A screenshot of a ISIS propaganda video. screenshot/social media
On its latest app-of-choice, ISIS is constantly playing “whack-a-mole.”
When one ISIS-affiliated channel was shut down by the Telegram app on Wednesday, another would pop up.
The channels that hadn’t yet been suspended started linking to other ISIS-affiliated channels that were still active. This way, followers of blocked channels could easily find new channels to subscribe to.
Western officials and counterterrorism experts are becoming increasingly worried about the encrypted communications the terrorist group ISIS (also known as the Islamic State) uses to evade authorities and disseminate its propaganda, including through apps like Telegram.
“Terrorists are using encrypted communications and … very solid cryptography standards that haven’t been broken yet,” said David Kennedy, the CEO of TrustedSec, who has worked with the Marine Corps’ cyber-warfare unit and the National Security Agency.
“The terrorists are getting very smart on their mode of communications.”
CIA Director John Brennan told an audience at the Center for Strategic and International Studies on Monday that terrorists “have gone to school on what they need to do in order to keep their activities concealed from the authorities.”
“I do think this is a time for particularly Europe as well as the US for us to take a look and see whether or not there have been some inadvertent or intentional gaps that have been created in the ability of intelligence services to protect the people that they are asked to serve,” Brennan said.
US officials are now trying to figure out where those gaps are in light of the terror attacks on Paris, for which ISIS has claimed responsibility.
“It is too early to know for sure, but plainly ISIS took steps to conceal this plot from our detection and successfully so,” Rep. Adam Schiff (D-California), the ranking member of the House Intelligence Committee, told Business Insider in a statement. “We may learn that the use of encrypted platforms was one part of their operational security, but I don’t believe it alone can explain missing such a large and complex coordinated attack.”
It’s not clear how exactly the Paris terrorists communicated, but encrypted messaging has created difficulties for intelligence agencies more broadly when dealing with terrorism.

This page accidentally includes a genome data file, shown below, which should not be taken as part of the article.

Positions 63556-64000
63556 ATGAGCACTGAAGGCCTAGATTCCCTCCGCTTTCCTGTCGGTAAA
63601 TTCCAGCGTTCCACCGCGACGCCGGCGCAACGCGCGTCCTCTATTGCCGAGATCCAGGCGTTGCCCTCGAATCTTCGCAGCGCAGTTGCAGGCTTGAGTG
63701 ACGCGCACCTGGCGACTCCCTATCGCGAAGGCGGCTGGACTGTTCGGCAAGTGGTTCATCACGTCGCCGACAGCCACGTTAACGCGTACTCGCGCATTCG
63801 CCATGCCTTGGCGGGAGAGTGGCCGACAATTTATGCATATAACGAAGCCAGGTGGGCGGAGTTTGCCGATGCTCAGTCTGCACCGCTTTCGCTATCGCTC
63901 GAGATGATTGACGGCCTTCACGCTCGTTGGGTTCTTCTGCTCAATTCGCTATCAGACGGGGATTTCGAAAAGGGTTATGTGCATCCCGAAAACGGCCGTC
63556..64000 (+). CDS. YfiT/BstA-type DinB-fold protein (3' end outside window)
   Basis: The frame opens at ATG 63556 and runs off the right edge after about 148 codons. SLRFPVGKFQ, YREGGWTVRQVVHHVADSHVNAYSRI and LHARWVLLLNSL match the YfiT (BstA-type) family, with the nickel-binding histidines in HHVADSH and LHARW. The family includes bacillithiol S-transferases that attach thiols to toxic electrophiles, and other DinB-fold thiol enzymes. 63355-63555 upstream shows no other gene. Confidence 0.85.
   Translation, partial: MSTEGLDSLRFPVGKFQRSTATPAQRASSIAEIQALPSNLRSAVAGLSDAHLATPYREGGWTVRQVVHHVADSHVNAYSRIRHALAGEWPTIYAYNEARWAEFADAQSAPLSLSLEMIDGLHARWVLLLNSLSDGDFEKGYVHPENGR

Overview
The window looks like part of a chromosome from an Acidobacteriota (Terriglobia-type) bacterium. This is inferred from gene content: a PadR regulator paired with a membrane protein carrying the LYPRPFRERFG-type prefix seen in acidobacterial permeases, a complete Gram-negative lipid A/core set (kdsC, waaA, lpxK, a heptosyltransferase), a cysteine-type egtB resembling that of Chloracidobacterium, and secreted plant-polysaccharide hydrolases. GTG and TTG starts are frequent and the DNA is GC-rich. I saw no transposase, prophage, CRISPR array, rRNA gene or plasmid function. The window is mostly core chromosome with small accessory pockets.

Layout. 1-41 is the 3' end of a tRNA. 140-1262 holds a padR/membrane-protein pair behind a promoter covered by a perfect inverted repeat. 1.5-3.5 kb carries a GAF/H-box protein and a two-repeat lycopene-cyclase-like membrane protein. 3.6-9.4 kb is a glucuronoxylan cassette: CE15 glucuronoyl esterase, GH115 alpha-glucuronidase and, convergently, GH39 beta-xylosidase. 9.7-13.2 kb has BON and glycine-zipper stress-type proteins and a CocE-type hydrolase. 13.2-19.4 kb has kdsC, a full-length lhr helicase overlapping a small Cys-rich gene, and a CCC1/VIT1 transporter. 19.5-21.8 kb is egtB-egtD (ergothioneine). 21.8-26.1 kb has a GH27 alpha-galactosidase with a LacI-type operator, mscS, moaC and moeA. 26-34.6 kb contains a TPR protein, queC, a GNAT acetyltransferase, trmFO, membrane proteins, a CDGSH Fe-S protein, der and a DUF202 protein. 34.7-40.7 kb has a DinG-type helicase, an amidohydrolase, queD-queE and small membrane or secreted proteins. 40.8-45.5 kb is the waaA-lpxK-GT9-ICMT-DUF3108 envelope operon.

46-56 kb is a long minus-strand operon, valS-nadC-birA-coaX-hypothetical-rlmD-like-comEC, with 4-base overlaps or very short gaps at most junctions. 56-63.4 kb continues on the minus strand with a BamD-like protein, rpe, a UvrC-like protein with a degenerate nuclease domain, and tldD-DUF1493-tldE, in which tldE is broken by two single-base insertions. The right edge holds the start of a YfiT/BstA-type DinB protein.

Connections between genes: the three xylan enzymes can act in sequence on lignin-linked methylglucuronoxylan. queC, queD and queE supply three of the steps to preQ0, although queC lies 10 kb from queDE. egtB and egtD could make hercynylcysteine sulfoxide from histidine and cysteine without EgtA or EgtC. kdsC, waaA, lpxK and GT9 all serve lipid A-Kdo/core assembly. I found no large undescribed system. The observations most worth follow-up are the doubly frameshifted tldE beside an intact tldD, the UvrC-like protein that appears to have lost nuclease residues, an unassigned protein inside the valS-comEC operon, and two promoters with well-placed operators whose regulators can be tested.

Some experts have cast doubt on the characterization of Telegram’s encryption as nearly impenetrable. But nevertheless, it’s not easy to crack.
ISIS terrorists are known to use encrypted communications to recruit people, disseminate propaganda, and message its members privately.
In an October report for the Combatting Terrorism Center at West Point, ISIS expert J.M. Berger wrote that “Islamic State recruiters often favor messaging applications with strong encryption.”
“Among the most popular are WhatsApp, Kik, Surespot, and Telegram,” Berger wrote. “… The shift to such applications has been described by FBI Director James Comey as ‘going dark’ — the point at which continued monitoring by law enforcement becomes problematic.”
ISIS doesn’t appear to rely on any one platform to communicate publicly and privately. But experts have noted a troubling shift, in particular, to Telegram.
Pavel Durov Nadine Rupp/Getty Images
Telegram was created by Nikolai and Pavel Durov, the brothers who launched Russia’s biggest social networking site, VKontakte. The app launched in 2013.
Pavel fled Russia after VKontakte caught the Kremlin’s attention and allies of Russian President Vladimir Putin took control of the social network, according to The New York Times. Pavel said he came up with the idea for Telegram when he called his brother during a SWAT standoff at his home in St. Petersburg. The standoff followed 2011 demonstrations over parliamentary elections.
“I realized I don’t have a safe means of communications” with my brother, Durov told The Times. “That’s how Telegram started.”
Pavel claimed in May that Telegram has 62 million monthly active users, according to TechCrunch. He said at a TechCrunch conference in September that Telegram sees about 12 billion messages sent per day. Though these numbers are high, other messaging apps like WhatsApp (which was founded in 2009) have several hundred million monthly active users.
Still, Telegram has reached millions of people without outside investors, ads, and marketing, Pavel told The Times last year. The app is available to download for free, and a phone number is the only requirement that goes along with signing up.
The company, which is based in Berlin, operates as a non-profit to avoid commercial and legal pressure, according to TechCrunch.